Toronto shelter hotel overspending of $13 million could have paid for 52,000 nights for the homeless

The City of Toronto has spent $13.2 million over two years on emergency hotel shelters, according to a tax audit by the city’s auditor general.

Money intended for housing assistance has instead been used to pay a host of hotel costs, says the auditor general. This is despite the fact that the contracts exclude these charges.

In two years, $5.4 million was spent on hotel room vacancy charges, $5.3 million was spent on hotel surcharges on meal bills, and $2.4 million were attributed to “DMF” charges, although there was disagreement among those interviewed during the audit as to whether this was a resort tax or other unclear hotel charge. The audit notes that hotels stopped including this charge in January 2022.

“Every dollar and every chamber matters,” Auditor General Beverley Romeo-Beehler said in her report, which is expected to be discussed by the audit committee next week. It is expected to be presented to City Council on June 15.

The millions spent could have covered the cost of 52,000 overnight stays for the city’s homeless residents, the audit found, as well as meals and support services “for an entire year”.

Instead, hotels added the extras to their bills and city officials paid for them, the audit found. According to the audit, “some staff” processing the invoices did not appear to be aware of the appropriate contracts or fees.

‘My jaw dropped,’ says shelter hotel resident

“You have to make sure you’re billed according to the contract, otherwise what’s the point of having one,” City Coun said. Stephen Holyday, who chairs the Audit Committee.

“Everyone understands that during COVID it was a stressful time for the city, but there’s an old saying… haste is wasteful,” he said. “We need to figure out how best to manage contracts across the city.”

While the pandemic was certainly a complicating factor, the Auditor General was careful to note that in some cases: “These incorrect amounts were billed even before the pandemic.”

“My jaw dropped,” Gru, a shelter hotel resident whose legal name is Jesse Allan, told CBC News.

“Fifteen million dollars gets a lot of apartments for a whole year,” he said – “real apartments, what most people on the street need.”

Among its recommendations, Romeo-Beehler suggests that the city develop an appropriate system for reviewing its invoices to ensure that payments meet contractual terms. She also suggests that the city’s Corporate Real Estate Management division take responsibility for hotel contracts so that the Shelter, Support & Housing Administration division “can focus on providing core services.”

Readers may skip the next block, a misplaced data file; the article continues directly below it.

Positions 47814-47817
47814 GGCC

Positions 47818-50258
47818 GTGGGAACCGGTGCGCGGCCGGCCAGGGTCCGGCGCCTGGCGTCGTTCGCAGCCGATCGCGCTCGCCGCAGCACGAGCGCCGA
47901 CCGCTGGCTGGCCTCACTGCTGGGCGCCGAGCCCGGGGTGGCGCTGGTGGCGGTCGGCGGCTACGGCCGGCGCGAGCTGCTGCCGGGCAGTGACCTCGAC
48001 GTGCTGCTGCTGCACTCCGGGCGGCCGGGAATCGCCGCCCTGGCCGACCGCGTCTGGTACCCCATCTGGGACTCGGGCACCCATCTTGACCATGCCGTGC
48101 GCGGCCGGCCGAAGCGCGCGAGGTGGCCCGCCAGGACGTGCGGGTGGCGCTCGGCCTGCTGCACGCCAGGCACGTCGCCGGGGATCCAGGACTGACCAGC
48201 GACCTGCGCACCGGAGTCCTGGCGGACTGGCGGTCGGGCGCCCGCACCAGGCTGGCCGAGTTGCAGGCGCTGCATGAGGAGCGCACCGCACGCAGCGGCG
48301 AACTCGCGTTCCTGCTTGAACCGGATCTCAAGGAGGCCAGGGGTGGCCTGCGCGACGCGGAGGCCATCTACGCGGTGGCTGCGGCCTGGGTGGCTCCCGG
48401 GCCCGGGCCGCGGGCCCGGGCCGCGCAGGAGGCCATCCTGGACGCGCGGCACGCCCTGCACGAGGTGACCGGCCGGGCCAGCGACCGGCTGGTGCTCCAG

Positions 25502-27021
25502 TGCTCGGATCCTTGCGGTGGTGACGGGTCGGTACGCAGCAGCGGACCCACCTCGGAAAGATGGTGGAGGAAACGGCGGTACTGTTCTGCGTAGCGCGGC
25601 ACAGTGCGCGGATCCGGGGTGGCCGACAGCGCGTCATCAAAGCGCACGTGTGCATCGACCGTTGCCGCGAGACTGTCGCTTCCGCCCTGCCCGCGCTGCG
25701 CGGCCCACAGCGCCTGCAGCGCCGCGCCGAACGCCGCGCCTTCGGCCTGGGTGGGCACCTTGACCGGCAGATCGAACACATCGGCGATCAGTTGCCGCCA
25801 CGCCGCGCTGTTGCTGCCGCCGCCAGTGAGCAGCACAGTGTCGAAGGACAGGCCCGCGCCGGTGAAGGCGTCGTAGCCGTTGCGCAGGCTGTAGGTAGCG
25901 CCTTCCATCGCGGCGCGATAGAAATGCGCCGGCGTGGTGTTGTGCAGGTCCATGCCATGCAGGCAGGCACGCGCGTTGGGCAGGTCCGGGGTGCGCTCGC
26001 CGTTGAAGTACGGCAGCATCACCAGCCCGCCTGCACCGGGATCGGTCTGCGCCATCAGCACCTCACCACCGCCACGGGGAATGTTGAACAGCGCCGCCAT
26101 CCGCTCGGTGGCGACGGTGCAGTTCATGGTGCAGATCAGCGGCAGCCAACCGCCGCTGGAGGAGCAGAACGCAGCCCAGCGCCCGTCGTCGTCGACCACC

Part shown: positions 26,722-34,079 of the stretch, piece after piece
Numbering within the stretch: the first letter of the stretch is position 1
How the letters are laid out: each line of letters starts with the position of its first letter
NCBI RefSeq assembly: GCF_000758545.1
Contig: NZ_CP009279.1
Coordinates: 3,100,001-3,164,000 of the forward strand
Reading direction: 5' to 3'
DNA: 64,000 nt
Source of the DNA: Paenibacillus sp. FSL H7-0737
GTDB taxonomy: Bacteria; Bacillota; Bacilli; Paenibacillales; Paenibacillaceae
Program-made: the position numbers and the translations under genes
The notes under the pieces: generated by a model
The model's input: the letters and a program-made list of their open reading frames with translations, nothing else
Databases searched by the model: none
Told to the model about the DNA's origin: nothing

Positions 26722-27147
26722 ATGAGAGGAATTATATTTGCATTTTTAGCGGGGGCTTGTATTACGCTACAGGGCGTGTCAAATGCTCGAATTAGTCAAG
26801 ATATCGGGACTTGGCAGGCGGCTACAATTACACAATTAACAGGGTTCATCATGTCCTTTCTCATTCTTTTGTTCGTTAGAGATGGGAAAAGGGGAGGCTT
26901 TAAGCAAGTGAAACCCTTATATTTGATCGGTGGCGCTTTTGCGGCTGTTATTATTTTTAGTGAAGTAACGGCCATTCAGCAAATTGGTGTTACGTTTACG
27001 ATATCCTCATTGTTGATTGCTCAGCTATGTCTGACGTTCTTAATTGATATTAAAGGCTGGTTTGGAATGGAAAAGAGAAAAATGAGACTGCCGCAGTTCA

The audit notes that its recommendations are aimed at “ensuring that money goes towards creating more places in shelters or creating permanent housing solutions for people who are homeless”.

‘That’s why we have an Auditor General’: Tory

In a statement, Mayor John Tory said, “That’s why we have an Auditor General” and that city staff will “act” on his recommendations.

“I will ensure that … we do everything we can to recover any costs that should not have been charged to the City,” he said.

Although the Auditor General serves as an important check on accountability, Cathy Crowe, a longtime street nurse and housing advocate, says it’s ultimately up to senior city officials “to do a better job.”

Last year was one of the deadliest for homeless people in Toronto since Toronto Public Health began tracking in 2017. In 2021, 216 people died, 132 of whom resided in homeless shelters. shelter.

To cope with the physical distancing requirements of the pandemic, the city has opened 42 temporary shelters, including in hotels.

But COVID-19 outbreaks, food quality issues, and other issues have made some shelters not “adapted” to life, led some homeless residents to take refuge in municipal parks. Attempts to clear some of these encampments last summer become violent.

Encampment supporters defend a group of tents as Toronto police enforce an eviction order at Trinity Bellwoods Park in Toronto on June 22, 2021. (Evan Mitsui/CBC)

At the start of March, the audit notes that there were still nearly 4,000 people staying in less than 3,000 rooms in 29 hotels.

“Someone has to pay for this,” Crowe said. “We should be absolutely outraged by this.”

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